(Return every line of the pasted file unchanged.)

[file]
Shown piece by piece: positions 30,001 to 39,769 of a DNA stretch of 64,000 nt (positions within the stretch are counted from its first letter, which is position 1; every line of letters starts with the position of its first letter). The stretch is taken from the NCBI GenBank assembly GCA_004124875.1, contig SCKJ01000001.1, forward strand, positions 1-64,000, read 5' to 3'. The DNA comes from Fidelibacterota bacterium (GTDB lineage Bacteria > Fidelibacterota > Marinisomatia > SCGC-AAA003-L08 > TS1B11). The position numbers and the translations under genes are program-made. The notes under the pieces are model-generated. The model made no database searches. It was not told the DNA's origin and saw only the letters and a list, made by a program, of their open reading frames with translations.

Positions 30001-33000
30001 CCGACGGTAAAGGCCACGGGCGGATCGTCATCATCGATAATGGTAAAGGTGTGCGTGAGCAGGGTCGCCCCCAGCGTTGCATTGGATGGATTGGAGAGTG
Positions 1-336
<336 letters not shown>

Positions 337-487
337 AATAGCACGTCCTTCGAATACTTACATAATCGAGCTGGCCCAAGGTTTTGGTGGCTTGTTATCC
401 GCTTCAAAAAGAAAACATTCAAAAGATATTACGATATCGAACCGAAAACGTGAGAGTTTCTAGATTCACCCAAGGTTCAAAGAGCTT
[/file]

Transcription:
Shown piece by piece: positions 30,001 to 39,769 of a DNA stretch of 64,000 nt (positions within the stretch are counted from its first letter, which is position 1; every line of letters starts with the position of its first letter). The stretch is taken from the NCBI GenBank assembly GCA_004124875.1, contig SCKJ01000001.1, forward strand, positions 1-64,000, read 5' to 3'. The DNA comes from Fidelibacterota bacterium (GTDB lineage Bacteria > Fidelibacterota > Marinisomatia > SCGC-AAA003-L08 > TS1B11). The position numbers and the translations under genes are program-made. The notes under the pieces are model-generated. The model made no database searches. It was not told the DNA's origin and saw only the letters and a list, made by a program, of their open reading frames with translations.

Positions 30001-33000
30001 CCGACGGTAAAGGCCACGGGCGGATCGTCATCATCGATAATGGTAAAGGTGTGCGTGAGCAGGGTCGCCCCCAGCGTTGCATTGGATGGATTGGAGAGTG
Positions 1-336
<336 letters not shown>

Positions 337-487
337 AATAGCACGTCCTTCGAATACTTACATAATCGAGCTGGCCCAAGGTTTTGGTGGCTTGTTATCC
401 GCTTCAAAAAGAAAACATTCAAAAGATATTACGATATCGAACCGAAAACGTGAGAGTTTCTAGATTCACCCAAGGTTCAAAGAGCTT